Highlight

With their wealth of religions and superstitions, the ancient Romans took symbolism very seriously. When, shortly after Nero had his own mother killed (one of many horrific deeds he spun as pious) a comet appeared. A sign known with much certainty to foretell the death and disaster, Nero's Imperial Advisor Seneca somehow managed to spin it as a sign of positivity, and that on top of his other achievements the Emperor had redeemed comets from their cosmic stigma.


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2020 Feelings

I had a lot of feelings during 2020. Here are some of the more memorable ones:

Humidity

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The satisfaction from reading the end of a novella while savoring a delicious craft beer.

The echo of a wood-framed sofa hitting the pavement after a three-story drop.

The paranoia on public transport.

Finding my balance on a bicycle for the first time in twenty years.

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Pricklings from a COVID beard I didn’t need to grow.

Stretching of my stomach after completing another giant Vanessa dessert.

The smell of freshly manufactured olympic weight plates in an enclosed space.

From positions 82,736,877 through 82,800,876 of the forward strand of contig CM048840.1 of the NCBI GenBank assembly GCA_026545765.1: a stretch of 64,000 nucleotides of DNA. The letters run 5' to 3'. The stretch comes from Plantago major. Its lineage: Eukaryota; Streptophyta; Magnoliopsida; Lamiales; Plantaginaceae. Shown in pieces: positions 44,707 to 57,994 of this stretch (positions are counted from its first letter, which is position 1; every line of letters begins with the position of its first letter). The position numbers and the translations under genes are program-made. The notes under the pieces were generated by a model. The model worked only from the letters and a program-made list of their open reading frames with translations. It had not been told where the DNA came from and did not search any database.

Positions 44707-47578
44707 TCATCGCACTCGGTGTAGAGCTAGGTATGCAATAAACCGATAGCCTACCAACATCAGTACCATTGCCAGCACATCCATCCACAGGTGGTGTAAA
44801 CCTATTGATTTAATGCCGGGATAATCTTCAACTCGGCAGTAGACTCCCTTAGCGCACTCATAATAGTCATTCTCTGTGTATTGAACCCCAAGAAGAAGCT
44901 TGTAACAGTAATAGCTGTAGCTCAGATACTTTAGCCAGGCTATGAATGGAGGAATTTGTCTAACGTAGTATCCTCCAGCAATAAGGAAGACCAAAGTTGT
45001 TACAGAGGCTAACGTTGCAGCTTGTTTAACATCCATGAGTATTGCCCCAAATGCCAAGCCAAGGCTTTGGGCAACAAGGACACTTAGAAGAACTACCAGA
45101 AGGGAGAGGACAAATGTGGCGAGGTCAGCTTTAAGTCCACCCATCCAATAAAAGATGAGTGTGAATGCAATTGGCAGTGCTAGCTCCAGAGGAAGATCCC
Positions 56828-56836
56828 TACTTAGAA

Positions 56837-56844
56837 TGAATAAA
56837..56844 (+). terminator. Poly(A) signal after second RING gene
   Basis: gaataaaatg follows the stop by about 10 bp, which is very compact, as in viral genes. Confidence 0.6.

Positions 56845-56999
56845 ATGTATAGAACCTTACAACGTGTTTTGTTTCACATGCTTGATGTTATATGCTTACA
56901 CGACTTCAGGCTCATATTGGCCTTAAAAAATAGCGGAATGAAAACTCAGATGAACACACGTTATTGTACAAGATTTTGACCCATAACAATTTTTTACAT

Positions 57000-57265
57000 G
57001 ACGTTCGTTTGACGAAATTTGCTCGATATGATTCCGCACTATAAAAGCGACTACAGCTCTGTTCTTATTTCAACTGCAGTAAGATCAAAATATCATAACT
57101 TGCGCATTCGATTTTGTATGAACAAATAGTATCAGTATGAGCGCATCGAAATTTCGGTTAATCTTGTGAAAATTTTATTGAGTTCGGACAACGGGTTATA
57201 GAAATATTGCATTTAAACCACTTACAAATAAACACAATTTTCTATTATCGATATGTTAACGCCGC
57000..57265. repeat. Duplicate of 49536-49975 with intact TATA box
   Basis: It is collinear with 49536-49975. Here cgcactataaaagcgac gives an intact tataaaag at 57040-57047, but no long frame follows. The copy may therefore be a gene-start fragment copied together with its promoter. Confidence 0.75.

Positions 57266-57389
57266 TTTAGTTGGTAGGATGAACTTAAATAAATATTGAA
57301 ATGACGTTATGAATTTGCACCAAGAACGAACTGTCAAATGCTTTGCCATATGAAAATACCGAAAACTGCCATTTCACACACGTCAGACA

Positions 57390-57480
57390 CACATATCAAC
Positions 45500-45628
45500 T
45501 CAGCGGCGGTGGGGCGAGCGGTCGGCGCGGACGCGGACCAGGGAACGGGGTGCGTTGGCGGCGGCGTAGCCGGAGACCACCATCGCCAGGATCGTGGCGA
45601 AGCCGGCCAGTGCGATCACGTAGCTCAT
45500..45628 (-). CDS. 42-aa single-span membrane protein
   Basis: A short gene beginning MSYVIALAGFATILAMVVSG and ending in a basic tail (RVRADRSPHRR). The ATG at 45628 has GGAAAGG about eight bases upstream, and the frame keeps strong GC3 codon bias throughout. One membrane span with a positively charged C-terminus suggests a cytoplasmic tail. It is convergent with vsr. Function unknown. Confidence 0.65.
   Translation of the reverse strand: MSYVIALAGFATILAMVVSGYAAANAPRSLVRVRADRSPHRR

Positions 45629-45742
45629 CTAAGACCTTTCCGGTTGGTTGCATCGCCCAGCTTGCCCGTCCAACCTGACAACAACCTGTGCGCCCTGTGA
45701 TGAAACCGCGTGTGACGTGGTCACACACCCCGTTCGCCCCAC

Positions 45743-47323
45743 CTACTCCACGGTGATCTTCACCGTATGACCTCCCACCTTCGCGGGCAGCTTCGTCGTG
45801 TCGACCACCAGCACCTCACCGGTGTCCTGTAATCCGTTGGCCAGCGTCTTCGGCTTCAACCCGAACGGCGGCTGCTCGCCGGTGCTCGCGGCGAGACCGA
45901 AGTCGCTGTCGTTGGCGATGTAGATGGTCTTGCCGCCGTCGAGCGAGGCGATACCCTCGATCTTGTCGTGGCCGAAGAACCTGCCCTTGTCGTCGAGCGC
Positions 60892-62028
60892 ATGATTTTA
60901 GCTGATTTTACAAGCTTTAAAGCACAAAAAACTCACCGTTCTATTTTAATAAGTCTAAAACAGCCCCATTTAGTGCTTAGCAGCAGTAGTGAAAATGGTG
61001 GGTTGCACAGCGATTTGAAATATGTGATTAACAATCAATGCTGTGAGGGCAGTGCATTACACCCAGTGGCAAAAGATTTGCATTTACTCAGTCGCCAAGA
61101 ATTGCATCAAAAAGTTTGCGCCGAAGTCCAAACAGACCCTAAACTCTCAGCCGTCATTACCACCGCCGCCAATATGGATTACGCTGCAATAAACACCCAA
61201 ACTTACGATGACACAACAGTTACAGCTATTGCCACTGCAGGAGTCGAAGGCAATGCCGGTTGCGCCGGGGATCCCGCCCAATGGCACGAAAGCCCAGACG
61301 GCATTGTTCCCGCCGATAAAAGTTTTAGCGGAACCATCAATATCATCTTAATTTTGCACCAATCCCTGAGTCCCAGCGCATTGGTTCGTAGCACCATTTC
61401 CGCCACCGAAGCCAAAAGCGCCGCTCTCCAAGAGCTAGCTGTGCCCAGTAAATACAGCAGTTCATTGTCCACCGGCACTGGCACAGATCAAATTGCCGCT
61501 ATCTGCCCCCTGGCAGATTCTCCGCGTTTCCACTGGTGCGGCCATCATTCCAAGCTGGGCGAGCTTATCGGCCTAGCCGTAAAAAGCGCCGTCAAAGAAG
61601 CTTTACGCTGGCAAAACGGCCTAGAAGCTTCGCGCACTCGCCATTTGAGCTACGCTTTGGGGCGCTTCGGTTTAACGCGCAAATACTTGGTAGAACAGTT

Age of Empires 2 Ranked queue adrenaline.

That first sip of fresh coffee after weeks of closed cafes.

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The cold, winter air fighting to reach the fingers inside my pockets.

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The tickle at the back of the throat after stupidly eating raw almonds right before walking to the supermarket.

Tikka kebab, breast kebab and bolani.

The tension in the bladder during back to back to back Zoom meetings.

Saltiness of that first mouthful of lettuce, hummus and 4 bean mix after days without it.

One side of my body warmed by the fire.

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The grit from a layer of sweat and basketball court dust covering my palms, and the support around the ankles of the Kyrie sneakers, produced in Team USA colours for an Olympics that wouldn’t come.

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Itches of mosquito bites interrupting outdoor salad eating in the garden.

Hiss of gas and the charring of meat filling the air.

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Cheap hand sanitizer’s aroma and the stinging that it brings to the skin.

The ache in my shoulder as the sweat cooled.

The scent of Jasmine on early spring breezes.

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Shampooed dog fur on the inside of my calves while preparing dinner at the official Bradism Raised Cutting Board for Tall People.

The sweet taste of the mulberry that fell from the branch directly into my mouth.

The tingling of my blood, hoping nobody noticed me putting a face mask over my eyes like it was a sleep-mask on an aeroplane.

The heat of a northerly wind on my back, post-sunset strolls on the beach.

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Pulsations from the Compex as it stimulated my hamstrings

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Never-ending water trickling down the fountain.

Interference